He said O'Brien came from a decent, law-abiding family. He said that, from his own pocket money, O'Brien had made a €500 donation to the Irish Network Against Racism.

Mr Mann said O'Brien was getting on well as a student at the Munster Technological University, and had achieved great results in his last semester.

Mr Mann reminded the court that O'Brien had come to Tralee Garda Station voluntarily. He said he was horrified and now had a good insight into the effect of his actions. He said he had also written a letter of apology to Mr Wright.

Mr Mann said O'Brien's family had received a lot of negative commentary on social media, as a result of which they were serving a sentence of their own.

Pleading for Judge Waters not to record a criminal conviction, Mr Mann said: "He's a very good boy; it was a once-off glitch."

A previous hearing of the case heard Mr Wright had made two victim impact statements in which he described his complete shock at the racial abuse.

O'Brien had pleaded guilty to two charges.

The court was told he pleaded guilty, at the earliest opportunity available, to a charge of harassing Mr Wright and to a second charge of sending a message by telephone which was grossly offensive, obscene and menacing.

"If I get coronavirus I will cough in your face. If I see you, I will put you on your death bed," O'Brien is said to have written in the messages on 11 May 2020.

Sergeant Donovan said Mr Wright became aware of the messages the following day and published them on his social media, while expressing his disappointment.

At the same time, O'Brien awoke that morning to find his social media accounts "inundated" with messages from Ireland and abroad, Sergeant Donovan said.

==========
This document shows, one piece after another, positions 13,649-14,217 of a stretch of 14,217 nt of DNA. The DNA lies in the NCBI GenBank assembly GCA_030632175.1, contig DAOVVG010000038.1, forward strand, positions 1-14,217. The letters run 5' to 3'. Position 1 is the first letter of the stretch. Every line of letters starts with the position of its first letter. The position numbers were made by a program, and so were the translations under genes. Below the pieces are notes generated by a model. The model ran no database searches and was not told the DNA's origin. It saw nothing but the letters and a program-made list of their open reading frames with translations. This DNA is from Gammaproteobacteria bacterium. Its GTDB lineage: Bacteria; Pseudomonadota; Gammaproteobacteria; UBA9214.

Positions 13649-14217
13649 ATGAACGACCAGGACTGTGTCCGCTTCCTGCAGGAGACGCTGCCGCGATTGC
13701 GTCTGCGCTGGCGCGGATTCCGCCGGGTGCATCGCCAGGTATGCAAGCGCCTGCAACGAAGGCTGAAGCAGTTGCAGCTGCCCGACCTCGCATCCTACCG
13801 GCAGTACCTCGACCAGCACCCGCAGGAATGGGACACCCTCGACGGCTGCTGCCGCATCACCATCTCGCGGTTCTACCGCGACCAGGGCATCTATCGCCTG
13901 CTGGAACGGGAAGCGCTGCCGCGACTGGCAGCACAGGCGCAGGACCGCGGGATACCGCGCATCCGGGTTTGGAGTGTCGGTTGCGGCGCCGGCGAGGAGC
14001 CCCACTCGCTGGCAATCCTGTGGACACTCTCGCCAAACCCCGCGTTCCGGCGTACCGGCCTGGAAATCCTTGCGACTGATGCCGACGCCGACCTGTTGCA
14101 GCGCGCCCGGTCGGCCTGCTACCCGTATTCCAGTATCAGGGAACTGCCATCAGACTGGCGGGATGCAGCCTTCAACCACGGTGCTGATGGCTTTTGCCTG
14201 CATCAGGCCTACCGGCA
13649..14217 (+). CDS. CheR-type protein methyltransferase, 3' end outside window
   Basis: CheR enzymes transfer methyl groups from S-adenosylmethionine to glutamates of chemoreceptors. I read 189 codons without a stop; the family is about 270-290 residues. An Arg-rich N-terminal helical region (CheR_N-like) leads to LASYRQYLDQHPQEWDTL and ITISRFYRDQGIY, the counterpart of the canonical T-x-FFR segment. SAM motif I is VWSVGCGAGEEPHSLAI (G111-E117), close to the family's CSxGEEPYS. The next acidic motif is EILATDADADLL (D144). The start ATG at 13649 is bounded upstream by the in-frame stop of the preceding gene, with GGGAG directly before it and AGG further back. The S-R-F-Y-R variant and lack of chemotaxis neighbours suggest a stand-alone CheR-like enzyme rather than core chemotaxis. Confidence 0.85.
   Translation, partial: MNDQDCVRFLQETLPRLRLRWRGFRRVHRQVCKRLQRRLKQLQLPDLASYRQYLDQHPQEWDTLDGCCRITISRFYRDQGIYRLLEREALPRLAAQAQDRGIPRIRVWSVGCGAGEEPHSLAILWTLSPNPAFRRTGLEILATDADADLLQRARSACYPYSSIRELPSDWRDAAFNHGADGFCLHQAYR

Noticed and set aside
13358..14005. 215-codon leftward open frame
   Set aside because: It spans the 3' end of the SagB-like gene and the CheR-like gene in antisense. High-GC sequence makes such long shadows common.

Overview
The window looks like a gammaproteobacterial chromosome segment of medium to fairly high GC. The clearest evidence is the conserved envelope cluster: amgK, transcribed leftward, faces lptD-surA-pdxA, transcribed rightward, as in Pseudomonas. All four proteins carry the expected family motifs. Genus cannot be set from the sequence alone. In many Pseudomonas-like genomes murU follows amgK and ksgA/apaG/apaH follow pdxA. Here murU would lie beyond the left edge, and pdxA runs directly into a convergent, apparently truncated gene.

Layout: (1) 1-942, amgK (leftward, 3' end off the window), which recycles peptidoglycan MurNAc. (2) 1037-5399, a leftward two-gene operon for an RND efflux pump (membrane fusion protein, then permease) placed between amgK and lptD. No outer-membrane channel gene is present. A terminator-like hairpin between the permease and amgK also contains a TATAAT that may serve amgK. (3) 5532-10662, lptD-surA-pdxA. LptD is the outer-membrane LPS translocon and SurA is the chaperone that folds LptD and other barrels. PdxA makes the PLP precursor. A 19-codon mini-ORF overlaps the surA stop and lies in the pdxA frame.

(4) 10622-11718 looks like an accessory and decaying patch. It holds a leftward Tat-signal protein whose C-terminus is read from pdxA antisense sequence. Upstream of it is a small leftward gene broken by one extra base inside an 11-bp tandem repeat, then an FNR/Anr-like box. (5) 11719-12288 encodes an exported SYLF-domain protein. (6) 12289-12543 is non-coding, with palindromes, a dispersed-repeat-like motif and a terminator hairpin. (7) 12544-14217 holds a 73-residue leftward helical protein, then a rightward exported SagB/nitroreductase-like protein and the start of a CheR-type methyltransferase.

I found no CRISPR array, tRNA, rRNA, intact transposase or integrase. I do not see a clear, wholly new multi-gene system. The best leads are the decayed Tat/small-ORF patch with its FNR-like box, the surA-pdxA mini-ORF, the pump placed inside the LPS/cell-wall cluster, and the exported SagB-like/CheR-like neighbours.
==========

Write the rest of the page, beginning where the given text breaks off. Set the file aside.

He said O'Brien's mother also received messages, and she brought him to the garda station to account for his actions.

Interpol was contacted and a statement of complaint was taken from Mr Wright.

Sergeant Donovan said O'Brien made "full and frank admissions" when he was questioned by gardaí.

In victim impact statements read to the court by Sergeant Donovan, Mr Wright said he was emotional and shook up by the intensity of the attacks

"I experienced racism years ago, but I am in complete shock to experience it now," he said.

Mr Wright was not present in court.

He also addressed O'Brien directly, saying he hoped he or those who taught him or "enabled this hate" would learn from this and change for the future.

"Patrick, I forgive you. I believe in redemption for everyone," Mr Wright had said in his statement to the court.

The court was told that O'Brien has no previous convictions.

Mr Mann said he had never been in trouble before and was unlikely to be in the future. He said O'Brien's social media pages have since been deactivated.

Speaking at a previous hearing, Judge Waters praised Mr Wright for the action he had taken. He said Mr Wright was "perfectly correct" to publish the messages that were sent to him privately, because he was calling out racist behaviour.

Judge Waters described the messages as vile and unacceptable. He said it was an aggravating factor that O'Brien had sought out and targeted Mr Wright to message him.

Judge Waters said 100% of responsibility and of the consequences rested with O'Brien.

Mr Wright, 57, was a prolific goal scorer, most notably with Arsenal, where he won the Premier League title in 1998.

He earned 33 caps for the England national team, scoring nine goals.

After his retirement from professional football, he became a popular pundit appearing on the BBC, ITV and BT Sport.

Additional reporting PA